Monday, May 13, 2024

sort of like KFC

A while ago I came across somewhere what purported to be the original recipe for Kentucky Fried Chicken. I remember the KFC of my childhood, much tastier than the stuff they have today, so I saved it in my recipe book, but I didn't pull it out until now, when the prospect of an evening's dinner at home on my own made it feasible to try the rather elaborate directions.

I bought a couple pounds of my favorite chicken piece, wing mid-joints, as they're called in the Japanese market which is the only place I know where you can buy a package without having to get drumettes along with them, lined up the other ingredients, turned on my little portable deep fryer, and set to work.

First you soak the chicken for half an hour in a buttermilk and egg mixture. The recipe is for a full 8-piece regular chicken, and my wing flats were less than that, but I had to make a double helping of the mixture to cover all the chicken.

On the other hand, I had more than enough of the mixture featuring the famous eleven herbs and spices. I already had ten of these in my pantry, and the last was easy enough to get. You take varying amounts, usually a tbsp, of each, totaling about a cup of material altogether, and mix it with two cups of flour. Dredge the chicken in the bowl of the mixture, let it sit again for another half hour, and it's ready to cook in small batches.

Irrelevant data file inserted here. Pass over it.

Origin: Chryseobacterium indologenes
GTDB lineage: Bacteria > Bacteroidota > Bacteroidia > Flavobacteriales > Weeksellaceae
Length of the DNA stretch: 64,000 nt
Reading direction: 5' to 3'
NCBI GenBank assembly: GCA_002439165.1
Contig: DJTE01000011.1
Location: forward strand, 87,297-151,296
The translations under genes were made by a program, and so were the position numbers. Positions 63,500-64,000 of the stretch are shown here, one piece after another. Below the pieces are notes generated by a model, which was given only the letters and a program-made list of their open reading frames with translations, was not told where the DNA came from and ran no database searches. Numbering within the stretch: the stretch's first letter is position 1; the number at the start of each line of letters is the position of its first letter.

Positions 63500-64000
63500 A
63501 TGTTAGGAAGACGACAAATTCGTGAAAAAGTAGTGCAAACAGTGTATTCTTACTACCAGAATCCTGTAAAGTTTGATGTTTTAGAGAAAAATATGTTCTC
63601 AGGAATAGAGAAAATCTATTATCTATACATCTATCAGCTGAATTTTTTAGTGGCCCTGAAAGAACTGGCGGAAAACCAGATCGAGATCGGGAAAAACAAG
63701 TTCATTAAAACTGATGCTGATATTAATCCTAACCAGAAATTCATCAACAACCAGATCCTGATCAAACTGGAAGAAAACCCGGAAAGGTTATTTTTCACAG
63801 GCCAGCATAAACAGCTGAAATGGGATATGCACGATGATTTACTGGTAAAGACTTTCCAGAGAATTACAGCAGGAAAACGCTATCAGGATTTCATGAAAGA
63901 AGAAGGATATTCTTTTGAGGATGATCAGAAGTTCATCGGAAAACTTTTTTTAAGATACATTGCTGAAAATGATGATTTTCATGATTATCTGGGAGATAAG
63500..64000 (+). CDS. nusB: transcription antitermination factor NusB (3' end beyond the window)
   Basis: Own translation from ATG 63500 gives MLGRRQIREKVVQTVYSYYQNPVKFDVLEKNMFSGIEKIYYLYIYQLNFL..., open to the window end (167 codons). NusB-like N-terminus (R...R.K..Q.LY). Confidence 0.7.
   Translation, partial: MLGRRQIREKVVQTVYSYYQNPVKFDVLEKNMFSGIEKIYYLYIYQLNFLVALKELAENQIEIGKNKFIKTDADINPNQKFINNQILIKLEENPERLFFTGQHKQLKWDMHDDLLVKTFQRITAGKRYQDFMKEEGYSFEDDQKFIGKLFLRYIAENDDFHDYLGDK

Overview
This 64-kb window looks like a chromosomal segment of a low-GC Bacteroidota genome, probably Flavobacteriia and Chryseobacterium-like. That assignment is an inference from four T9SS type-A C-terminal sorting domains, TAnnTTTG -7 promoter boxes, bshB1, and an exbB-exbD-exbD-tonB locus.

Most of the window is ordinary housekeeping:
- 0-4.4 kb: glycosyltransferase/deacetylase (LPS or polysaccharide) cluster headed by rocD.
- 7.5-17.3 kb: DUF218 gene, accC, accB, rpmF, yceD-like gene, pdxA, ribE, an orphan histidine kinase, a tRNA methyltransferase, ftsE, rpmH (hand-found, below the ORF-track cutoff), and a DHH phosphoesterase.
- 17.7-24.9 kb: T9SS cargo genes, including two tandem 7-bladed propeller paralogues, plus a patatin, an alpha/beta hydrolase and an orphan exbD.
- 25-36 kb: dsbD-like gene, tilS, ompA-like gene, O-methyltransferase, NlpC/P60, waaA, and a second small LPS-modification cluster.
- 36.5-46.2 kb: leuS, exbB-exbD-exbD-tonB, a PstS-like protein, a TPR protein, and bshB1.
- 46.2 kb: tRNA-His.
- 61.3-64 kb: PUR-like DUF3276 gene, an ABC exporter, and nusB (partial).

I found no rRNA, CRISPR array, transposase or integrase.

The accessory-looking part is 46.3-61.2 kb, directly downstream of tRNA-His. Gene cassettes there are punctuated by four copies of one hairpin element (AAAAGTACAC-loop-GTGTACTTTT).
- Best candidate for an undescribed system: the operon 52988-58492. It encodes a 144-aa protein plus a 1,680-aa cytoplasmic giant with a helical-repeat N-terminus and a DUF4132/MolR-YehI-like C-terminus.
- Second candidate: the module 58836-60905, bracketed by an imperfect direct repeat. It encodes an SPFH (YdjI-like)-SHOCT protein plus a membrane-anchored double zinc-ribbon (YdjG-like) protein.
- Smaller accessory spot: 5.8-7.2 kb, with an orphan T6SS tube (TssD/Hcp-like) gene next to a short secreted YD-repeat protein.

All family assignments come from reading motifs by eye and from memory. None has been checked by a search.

The recipe said fry at 350 for 15-18 minutes, but wing flats, which I've fried before, are very small and don't take nearly that long. I tried the first batch for 8 minutes, and found the coating was a dark brown, not the "medium golden brown" the recipe states. I then tried a batch for 5 minutes, which is closer to my usual frying time for flats. The meat, when I tasted it, was juicier because not overcooked, but the coating was just as dark.

It didn't taste much like KFC. The seasoning was faintly reminiscent, but not nearly enough so to have been worth the trouble of assembling a small army of spice jars to make it. And the coating, besides being rather dark-tasting, was hard and crisp, not the soft and dangly of traditional KFC. It was good chicken, but not very akin to KFC.

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